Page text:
Finally, Jaki showed us a couple of moves she had developed specifically for the basket dance. Then it was time to put it all together, get into groups & formations, & just dance. That’s where it gets fun, with the improvisation and the brightly colored baskets enhancing your movement.
At the end of class, we posed as a group with our baskets!
(continued from Part I)
After a quick break, Christy Fricks introduced the 9/8 musical rhythm, a staple of Turkish Romany dancing, to us. To a Westerner brought up on the standard 4/4 time signature and its variants, 9/8 seems a little, well, odd! If you were counting it out, you would literally count from one to nine at a steady tempo, and then start over immediately. As a drummer, you would most likely play the basic Karsilama (the most familiar of the 9/8 rhythms) as:
Dum (rest) Tek (rest) Dum (rest) Tek Tek Tek
If this doesn’t quite make sense, here is a Basic Karsilama rhythm.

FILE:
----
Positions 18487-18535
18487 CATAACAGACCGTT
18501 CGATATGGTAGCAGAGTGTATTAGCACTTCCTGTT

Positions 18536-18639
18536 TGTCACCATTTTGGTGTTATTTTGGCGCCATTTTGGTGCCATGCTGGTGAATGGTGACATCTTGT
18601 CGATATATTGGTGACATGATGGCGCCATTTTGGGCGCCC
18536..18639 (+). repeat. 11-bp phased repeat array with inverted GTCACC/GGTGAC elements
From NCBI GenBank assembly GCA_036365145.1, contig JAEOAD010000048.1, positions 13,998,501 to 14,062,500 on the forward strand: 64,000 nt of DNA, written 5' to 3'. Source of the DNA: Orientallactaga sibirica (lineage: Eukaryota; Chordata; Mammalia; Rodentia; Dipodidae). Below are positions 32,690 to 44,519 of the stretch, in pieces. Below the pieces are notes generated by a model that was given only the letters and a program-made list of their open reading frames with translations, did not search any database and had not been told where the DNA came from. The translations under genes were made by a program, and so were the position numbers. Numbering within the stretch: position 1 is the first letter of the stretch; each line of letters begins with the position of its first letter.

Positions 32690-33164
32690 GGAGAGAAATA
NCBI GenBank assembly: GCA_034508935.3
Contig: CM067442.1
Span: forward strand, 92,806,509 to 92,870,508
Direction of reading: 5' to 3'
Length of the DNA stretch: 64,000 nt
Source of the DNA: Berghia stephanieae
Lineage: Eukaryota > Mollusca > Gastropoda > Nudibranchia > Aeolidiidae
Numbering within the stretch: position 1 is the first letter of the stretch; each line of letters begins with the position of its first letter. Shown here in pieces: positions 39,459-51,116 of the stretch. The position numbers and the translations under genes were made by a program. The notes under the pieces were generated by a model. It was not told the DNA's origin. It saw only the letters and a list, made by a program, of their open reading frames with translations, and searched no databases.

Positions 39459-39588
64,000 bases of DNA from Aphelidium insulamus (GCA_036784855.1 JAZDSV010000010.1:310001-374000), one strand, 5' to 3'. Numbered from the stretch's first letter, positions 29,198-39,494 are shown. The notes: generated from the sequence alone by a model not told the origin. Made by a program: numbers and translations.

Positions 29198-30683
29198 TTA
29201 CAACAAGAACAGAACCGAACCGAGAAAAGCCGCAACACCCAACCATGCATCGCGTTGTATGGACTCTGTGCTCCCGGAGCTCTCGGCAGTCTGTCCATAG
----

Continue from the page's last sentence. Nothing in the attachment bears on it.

Our first step, of course, was to drill the rhythm by clapping, stationary and then while walking in time with it. With the Karsilama, there’s this little “pause” in your walk on the 7-8-9 which just begs for a hop or skip or SOMETHING. Once you get that, you’ve GOT it. Then we started practicing some of the unique steps and movements of Romany dancing, including “belly throws” where you just let it all hang out and bounce and JIGGLE in time to the music. For us Westerners, that is a hard thing to let ourselves do!
It was obvious that some of the moves were a bit much for the older, less limber members of the class, like me:
You can see both me and Andrea standing there watching our classmates try the Romany backbend. For me, at least, getting down wouldn’t have been that much of a problem, but getting back up without losing my balance would be another story!
With this taste of a very different style of dance, we wrapped it up and headed back to familiar territory with the last workshop of the day…(to be continued)